2017-2018 National High School Wrestling Rankings

Rank Year First Last Speaker Name Speaker ID City State WT Previous College
1
Sr.
Gable
Steveson
Gable Steveson
Apple Valley
MN
285
1
Minnesota
2
Sr.
Travis
Wittlake
Travis Wittlake
Marshfield
OR
182
4
Penn State
3
Sr.
Joey
Silva
Joey Silva
Lake Highland
FL
132
7
Michigan
4
Sr.
Jacori
Teemer
Jacori Teemer
Long Beach
NY
138
6
Arizona St.
5
Sr.
David
Carr
David Carr
Mass Perry
OH
160
11
6
Sr.
Brayton
Lee
Brayton Lee
Brownsburg
IN
152
HM
7
Sr.
Sammy
Sasso
Sammy Sasso
Nazareth
PA
145
HM
8
Sr.
Mason
Parris
Mason Parris
Lawrenceburg
IN
220
8
9
Jr.
Cohlton
Schultz
Cohlton Schultz
Ponderosa
CO
285
9
10
Sr.
Gavin
Hoffman
Gavin Hoffman
Montoursville
PA
195
12
Ohio State
11
Sr.
Michael
Beard
Michael Beard
Malvern Prep
PA
195
5
Penn State
12
Sr.
Seth
Nevills
Seth Nevills
Clovis
CA
285
10
Penn State
13
Sr.
Will
Lewan
Will Lewan
Montini
IL
152
HM
Michigan
14
Sr.
Aaron
Brooks
Aaron Brooks
N. Hagerstown
MD
182
13

Seven New #1s

What a show.

The first two and the last two matches at Who’s #1 in Bethlehem, PA, this past weekend were absolute fire. Not only were they dramatic, but they also represented four of the six times in the single dual meet in which a No. 1 fell.

While exciting on the mat, the action led to pure chaos in the pound-for-pound rankings and practically called for a reevaluation of the entire board. These results also force the negotiation of the ever-persistent question, "What do you value more: elite wins or fewest losses?"

Guys like David Carr and Sammy Sasso had slipped entirely out of the P4P based on several losses.

Carr’s 2016-17 losses: Julian Ramirez, Quentin Hovis, Jaden Mattox, Joe Lee, Brady Berge
Sasso’s 2016-17 losses: Jacori Teemer, Anthony Artalona, Brayton Lee, Anthony Ulaszek

Conversely, a guy like Seth Nevills never loses -- like ever. His last loss in freestyle or folkstyle was in eighth grade. At the same time, he hasn’t hit many of the elites.

As good as they are, I moved Gavin Teasdale and Roman Bravo-Young out. Both have been largely inactive -- with their last elite wins coming well over a calendar year ago. Malik Heinselman also falls out. Ultimately, the transaction is thus: RBY, Gavin, and Heinselman out; Sasso, Will Lewan, Brayton Lee in.

Now let’s talk order.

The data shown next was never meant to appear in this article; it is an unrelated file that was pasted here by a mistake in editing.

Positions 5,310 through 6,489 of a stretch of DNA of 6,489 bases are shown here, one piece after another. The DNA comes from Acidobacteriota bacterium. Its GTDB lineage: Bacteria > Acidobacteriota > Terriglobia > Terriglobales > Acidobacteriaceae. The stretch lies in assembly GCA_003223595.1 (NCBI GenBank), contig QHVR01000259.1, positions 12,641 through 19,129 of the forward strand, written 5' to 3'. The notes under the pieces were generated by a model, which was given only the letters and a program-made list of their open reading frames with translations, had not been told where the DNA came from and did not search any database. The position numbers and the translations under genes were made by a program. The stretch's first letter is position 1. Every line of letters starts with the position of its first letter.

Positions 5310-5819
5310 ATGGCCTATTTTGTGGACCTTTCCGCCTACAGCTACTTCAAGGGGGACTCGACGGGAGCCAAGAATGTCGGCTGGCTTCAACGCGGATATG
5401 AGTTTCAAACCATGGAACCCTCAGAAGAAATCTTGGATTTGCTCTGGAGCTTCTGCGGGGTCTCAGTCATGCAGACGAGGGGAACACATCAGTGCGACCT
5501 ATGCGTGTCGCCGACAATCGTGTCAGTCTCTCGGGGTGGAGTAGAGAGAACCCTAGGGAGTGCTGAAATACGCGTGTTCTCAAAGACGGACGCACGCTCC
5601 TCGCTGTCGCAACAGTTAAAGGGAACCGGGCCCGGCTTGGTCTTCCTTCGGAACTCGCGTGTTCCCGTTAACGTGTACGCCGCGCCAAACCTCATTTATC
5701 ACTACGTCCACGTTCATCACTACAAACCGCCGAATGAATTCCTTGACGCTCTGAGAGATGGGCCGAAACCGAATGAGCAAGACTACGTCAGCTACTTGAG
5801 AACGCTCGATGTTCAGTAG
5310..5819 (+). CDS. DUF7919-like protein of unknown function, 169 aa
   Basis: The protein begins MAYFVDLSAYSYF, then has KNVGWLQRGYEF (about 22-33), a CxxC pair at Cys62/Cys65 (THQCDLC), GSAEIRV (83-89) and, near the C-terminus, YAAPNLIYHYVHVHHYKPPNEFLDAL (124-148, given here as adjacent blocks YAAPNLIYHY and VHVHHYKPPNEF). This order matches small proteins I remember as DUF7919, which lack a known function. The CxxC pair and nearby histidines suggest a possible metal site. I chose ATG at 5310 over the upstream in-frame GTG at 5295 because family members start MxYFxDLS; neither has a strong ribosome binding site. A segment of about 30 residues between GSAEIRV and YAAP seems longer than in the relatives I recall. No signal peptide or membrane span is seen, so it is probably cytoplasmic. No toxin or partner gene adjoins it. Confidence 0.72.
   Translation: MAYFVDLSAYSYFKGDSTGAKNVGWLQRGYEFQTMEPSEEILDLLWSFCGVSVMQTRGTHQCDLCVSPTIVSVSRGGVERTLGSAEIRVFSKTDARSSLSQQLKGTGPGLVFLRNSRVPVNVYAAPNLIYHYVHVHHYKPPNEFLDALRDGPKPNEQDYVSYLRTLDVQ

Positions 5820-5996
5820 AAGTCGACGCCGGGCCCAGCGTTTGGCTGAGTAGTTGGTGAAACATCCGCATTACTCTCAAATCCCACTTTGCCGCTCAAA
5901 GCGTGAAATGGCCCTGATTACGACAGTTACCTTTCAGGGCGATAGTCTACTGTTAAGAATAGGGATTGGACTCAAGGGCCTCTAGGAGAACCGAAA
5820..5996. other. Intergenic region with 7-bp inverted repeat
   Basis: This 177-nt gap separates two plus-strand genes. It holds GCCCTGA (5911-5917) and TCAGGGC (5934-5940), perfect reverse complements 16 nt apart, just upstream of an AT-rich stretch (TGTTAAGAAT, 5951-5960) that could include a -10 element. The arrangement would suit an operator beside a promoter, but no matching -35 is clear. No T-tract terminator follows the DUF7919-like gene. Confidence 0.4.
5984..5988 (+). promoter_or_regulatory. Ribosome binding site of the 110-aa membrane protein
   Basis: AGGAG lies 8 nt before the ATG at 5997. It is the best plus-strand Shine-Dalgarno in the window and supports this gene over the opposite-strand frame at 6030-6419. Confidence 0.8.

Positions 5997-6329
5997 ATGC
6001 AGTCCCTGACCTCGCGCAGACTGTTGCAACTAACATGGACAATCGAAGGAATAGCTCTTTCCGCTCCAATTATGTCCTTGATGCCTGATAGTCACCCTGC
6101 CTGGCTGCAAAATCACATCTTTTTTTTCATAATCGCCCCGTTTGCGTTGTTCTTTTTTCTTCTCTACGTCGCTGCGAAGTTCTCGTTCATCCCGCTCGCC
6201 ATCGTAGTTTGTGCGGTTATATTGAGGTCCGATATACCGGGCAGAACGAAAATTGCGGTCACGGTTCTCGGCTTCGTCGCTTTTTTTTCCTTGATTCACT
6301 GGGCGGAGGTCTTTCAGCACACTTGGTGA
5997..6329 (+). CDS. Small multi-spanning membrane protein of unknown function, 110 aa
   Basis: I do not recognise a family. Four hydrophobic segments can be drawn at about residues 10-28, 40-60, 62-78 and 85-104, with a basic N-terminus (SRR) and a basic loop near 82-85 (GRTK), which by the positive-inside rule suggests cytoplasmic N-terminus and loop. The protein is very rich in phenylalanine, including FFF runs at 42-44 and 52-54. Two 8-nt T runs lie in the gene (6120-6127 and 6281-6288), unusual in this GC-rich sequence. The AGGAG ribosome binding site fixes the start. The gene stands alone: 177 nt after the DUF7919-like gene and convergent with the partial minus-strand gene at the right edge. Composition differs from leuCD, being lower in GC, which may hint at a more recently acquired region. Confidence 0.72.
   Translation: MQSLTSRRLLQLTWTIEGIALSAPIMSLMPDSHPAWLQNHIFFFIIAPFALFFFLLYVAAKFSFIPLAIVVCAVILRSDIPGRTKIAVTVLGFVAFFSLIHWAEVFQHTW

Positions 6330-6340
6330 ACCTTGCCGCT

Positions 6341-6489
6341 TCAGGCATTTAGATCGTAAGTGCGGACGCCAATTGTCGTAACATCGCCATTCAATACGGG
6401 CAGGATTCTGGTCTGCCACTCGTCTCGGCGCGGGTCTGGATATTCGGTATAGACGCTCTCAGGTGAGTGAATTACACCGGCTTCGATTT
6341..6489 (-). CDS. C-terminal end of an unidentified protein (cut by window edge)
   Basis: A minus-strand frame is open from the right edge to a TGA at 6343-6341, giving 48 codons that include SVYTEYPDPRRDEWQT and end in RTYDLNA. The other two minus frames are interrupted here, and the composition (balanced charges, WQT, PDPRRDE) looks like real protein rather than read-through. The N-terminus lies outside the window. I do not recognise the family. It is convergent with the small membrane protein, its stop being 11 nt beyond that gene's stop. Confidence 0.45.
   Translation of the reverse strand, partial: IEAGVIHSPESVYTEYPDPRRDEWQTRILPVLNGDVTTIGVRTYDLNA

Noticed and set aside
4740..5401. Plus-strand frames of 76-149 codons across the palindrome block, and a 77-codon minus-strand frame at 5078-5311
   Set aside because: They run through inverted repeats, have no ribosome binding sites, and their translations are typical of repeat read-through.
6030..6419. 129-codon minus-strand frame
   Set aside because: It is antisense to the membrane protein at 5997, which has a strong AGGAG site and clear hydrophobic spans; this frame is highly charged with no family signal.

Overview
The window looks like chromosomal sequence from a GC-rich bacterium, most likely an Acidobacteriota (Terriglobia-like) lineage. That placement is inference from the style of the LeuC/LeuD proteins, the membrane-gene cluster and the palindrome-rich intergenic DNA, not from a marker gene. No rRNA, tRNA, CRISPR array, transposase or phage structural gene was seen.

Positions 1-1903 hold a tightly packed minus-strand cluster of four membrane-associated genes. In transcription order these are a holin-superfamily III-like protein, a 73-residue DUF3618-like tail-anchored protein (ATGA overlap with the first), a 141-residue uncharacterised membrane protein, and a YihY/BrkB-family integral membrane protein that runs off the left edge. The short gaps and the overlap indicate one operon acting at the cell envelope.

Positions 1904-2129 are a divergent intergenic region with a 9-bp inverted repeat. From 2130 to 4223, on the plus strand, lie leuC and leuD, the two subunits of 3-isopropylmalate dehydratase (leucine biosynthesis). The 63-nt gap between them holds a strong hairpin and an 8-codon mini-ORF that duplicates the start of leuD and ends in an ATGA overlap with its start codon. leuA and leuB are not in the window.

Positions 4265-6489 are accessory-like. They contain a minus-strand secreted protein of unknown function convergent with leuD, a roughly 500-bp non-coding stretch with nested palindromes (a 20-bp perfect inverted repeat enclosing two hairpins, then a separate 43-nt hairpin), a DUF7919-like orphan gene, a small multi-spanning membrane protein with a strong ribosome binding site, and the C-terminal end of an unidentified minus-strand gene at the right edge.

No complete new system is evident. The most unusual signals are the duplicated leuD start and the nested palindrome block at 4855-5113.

Silva has always been hurt by his FS losses and, since 2016, his lack of FS ledger. His last FS appearance saw losses to Keaton Geerts and Beau Bartlett -- among the worst losses of anyone on the board. But his Super 32s combined with WNO make him a solid No. 3 right now.

Teemer has a win over Sasso.

I’m not thrilled with how highly Mason Parris and Cohlton Schultz are ranked. They lack volume of quality wins. But Parris and Schultz split, and Schultz beat Hoffman.

Carr avenged two of his losses -- Mattox and Lee (twice).

Hoffman jumps Beard but remember: The former has a loss this year to Jakob Woodley, who was never in P4P nor ranked No. 1. Hoffman was also teched by Schultz in Fargo finals in 2016 and took losses at Disney Duals.

Sasso’s respective places at Super 32, Ironman, FloNationals, Akron, and Fargo in the past year: 1, 1, 1, 2, 5. Show me someone better in that regard. He also avenged a loss to Artalona (who won his last three in Fargo), and MAJORED Lewan, who won Akron, Fargo, and Cadet Worlds.

Nevills is a tough case. Ultimately, the entire "tier" of big men will be affected at Ironman, where Schultz and Nevills are expected to hit.

Brayton Lee is a very interesting case, having not won a major event in his entire career. But his list of wins over top five guys rivals just about anyone’s, highlighted by victories over Lewan, Sasso, Brock Hardy, and Alex Lloyd -- all in the top five. Additionally his losses are entirely acceptable -- Sasso, Jarod Verkleeren, and Jaime Hernandez.

Lewan is a new addition. He’s gone first in Akron, first in Fargo, and first at Cadet Worlds. Although his top 10 win list is short (Peyton Robb three times, Jared Franek twice, Dom Demas), his losses are few and far between and only to top five-ranked Sasso, Austin O’Connor, and Brock Hardy.

Aaron Brooks -- I know, I know. He appears to be far too low. And is it a contradiction based on his No. 3 class of 2018 ranking?

No. He’s not too low, and no, it’s not a contradiction. His 2018 ranking is based on our high expectations of him as a prospect. The ranking here is solely based on his win-loss ledger, which isn’t all that impressive.

He has just two top five wins (Hidlay/Ramirez) and some not-so-great losses, twice to Ethan Krause, and once to Nathan Atienza (7-0). He DNP’d at both 2015 Fargo and at last year’s S32.

And one glaring omission.

Kurt McHenry is an incredible talent, no doubt. I have all the confidence in the world, as reflected in the class of 2019 Big Board, that he will have a fantastic college and international career and, in the future, rise up the P4P board.

But from a W-L perspective, the ledger doesn’t stack up with the other 14 at this time. McHenry's best wins are over Heinselman and Julian Tagg, with losses to Jeremiah Reno, Brock Bergelin, Shane Hanson Ashworth, and Mike Colaiocco.

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